entertainment? British people did not encourage the playing of music loudly in the house as in Jamaica. There were special venues for that… Today, will.i.am from the Black eyed Peas holds adoring Britons spellbound at Wembley Stadium

The pretence that all was “sweetness and harmony” in race relations was blown away in the latter part of August 1958, and below the fractured facade the UK saw for the first time the extent of its vulnerable black population. After a fortnight of fractiousness in Nottingham in the East Midlands, the incendiary spark struck the tinderbox of Notting Hill, which was then a run-down area of West London. It was on these same streets just five years earlier that the serial killer John (Reginald) Christie obtained his victims from the homeless (often prostitute) women. It was a morass of the dispossessed and lonely.

The racist Fascist party, spearheaded by Sir Oswald Mosley, a prominent politician of an earlier generation, sought to benefit from the pent-up frustration and resentment to launch themselves back onto the national political scene – and, as usual, the press could not resist “a story”.

It is alleged that the incident which set off the riots was the reaction of a group of young white hooligans, then known as “Teddy Boys” (because of their affectation of a clothing style popular during the reign of King Edward VII), to a domestic altercation between a black Jamaican man and his white Swedish wife on 20 August 1958.

In the cliché of such situations “something had to be done”. The immigrants from the Caribbean and Commonwealth realised that they were not just itinerant immigrants – they were in Britain to stay, with the rights and responsibilities of citizens.

That may well have been so – though having got to know both participants several years after the events in question, I understand that the origin of the dispute was not as it is portrayed in popular myth. Nevertheless once the riot started, it spread like wildfire. Gangs of white youths armed with make-shift weapons “went hunting” for black victims. And, not unnaturally, the black community armed themselves with whatever they could lay their hands on for self-defence. The tension, which shocked the nation, lasted until 5 September.

But it did not end there. The country did not really face up to the situation until Kelso Cochrane, a young Antiguan, was stabbed to death by a gang in broad daylight as he walked home from hospital on 19 May 1959. It is said the framework of the future was fashioned among the mourners at his funeral. That was it – after the Notting Hill riots, and the killing of Kelso Cochrane, nothing would be the same again. Britons would not look again to the disturbances in the USA and South Africa with smug self-satisfaction.

In the cliché of such situations “something had to be done”. The immigrants from the Caribbean and Commonwealth realised that they were not just itinerant immigrants – they were in Britain to stay, with the rights and responsibilities of citizens.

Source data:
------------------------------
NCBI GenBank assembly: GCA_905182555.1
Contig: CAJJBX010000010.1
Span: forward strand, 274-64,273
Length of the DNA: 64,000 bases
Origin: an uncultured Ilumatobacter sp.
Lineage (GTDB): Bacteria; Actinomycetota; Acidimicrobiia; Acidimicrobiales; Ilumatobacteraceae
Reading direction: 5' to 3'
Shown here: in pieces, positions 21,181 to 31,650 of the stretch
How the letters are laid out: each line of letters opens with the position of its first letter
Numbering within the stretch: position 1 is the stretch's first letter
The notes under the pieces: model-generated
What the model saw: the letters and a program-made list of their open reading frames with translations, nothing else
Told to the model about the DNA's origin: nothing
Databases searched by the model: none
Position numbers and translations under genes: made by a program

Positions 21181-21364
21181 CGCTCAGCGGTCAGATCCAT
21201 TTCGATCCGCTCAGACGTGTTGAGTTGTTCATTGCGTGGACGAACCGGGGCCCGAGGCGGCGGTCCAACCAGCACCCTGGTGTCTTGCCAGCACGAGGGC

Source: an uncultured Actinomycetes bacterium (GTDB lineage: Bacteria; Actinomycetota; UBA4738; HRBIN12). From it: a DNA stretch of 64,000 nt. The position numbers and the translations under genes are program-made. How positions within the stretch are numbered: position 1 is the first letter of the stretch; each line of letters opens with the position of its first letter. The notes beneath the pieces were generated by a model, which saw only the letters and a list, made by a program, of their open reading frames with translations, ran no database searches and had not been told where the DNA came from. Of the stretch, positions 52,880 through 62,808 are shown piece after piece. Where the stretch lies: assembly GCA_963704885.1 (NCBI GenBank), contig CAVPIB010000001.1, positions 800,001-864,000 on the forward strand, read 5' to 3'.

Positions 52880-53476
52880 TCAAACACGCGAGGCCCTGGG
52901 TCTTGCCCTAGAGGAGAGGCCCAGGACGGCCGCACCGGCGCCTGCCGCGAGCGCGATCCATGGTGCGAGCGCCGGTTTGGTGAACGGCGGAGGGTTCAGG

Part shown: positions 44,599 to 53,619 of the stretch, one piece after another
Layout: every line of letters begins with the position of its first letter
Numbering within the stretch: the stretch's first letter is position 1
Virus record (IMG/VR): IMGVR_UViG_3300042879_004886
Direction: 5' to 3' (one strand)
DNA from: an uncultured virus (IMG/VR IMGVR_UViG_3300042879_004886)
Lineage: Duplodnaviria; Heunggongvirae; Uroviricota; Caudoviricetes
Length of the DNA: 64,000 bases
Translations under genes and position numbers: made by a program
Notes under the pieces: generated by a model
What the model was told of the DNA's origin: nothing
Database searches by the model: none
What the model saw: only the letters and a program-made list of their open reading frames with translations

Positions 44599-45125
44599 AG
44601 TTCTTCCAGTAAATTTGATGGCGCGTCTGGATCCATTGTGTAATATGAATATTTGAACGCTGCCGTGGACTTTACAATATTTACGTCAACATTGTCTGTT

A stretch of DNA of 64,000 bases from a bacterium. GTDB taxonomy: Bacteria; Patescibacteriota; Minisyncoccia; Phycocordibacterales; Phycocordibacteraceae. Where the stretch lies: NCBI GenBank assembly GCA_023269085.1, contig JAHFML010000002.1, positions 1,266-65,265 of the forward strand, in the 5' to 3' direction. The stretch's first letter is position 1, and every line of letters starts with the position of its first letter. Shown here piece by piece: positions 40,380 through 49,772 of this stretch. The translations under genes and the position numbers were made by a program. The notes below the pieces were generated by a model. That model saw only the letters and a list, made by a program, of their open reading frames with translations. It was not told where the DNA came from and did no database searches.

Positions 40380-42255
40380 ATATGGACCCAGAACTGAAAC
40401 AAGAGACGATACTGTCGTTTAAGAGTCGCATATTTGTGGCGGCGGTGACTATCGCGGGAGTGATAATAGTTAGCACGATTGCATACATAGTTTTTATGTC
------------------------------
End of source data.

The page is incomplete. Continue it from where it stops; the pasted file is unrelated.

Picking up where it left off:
Whether they liked it or not, there were elements in the surrounding society that would not allow them to remain “invisible”. From now on they would establish a social presence, set up commercial enterprises, and come out of the shadows. They would be harassed and rejected, they would be admired and accepted – but, above all, they would be recorded. Their “dark ages” were over.

The story of Empire Windrush

The Empire Windrush was a ship that is an important part of the history of multiracialism in the United Kingdom. She arrived at Tilbury on 22 June 1948, carrying 492 passengers from Jamaica who wanted to start a new life in the UK. The passengers were the first large group of West Indian immigrants to the UK after the Second World War. At that time, there were no immigration restrictions from citizens of one part of the British Empire moving to another part. The arrival of the ship with the Caribbeans immediately sparked complaints from some members of the British parliament, but legislation controlling immigration was not passed until 1962. Their arrival and the image of the Caribbeans filing off the vessel has become an important landmark in the history of modern Britain. It has also become a symbol of the beginning of modern, multicultural relations in the British society and in the process, has transformed important aspects of British life.

But in 1948, Britain was just beginning to recover from the ravages of war. Life was tough for many Britons. Housing, for example, was a huge problem. But although there was plenty of work for the Caribbeans they soon began to clash with native Britons over the issue of accommodation. Soon it became apparent that the “visitors” were being excluded from much of the social and economic life around them. As for Empire Windrush herself, she continued to be used as a British troopship after 1948, but sank in the Mediterranean Sea in March 1954 after a sudden and catastrophic fire in her engine room. Before 1948, Empire Windrush had been used for cruises in pre-war Germany, and then as a German troopship, before being captured by the British and taken as a war prize.

 

Related Posts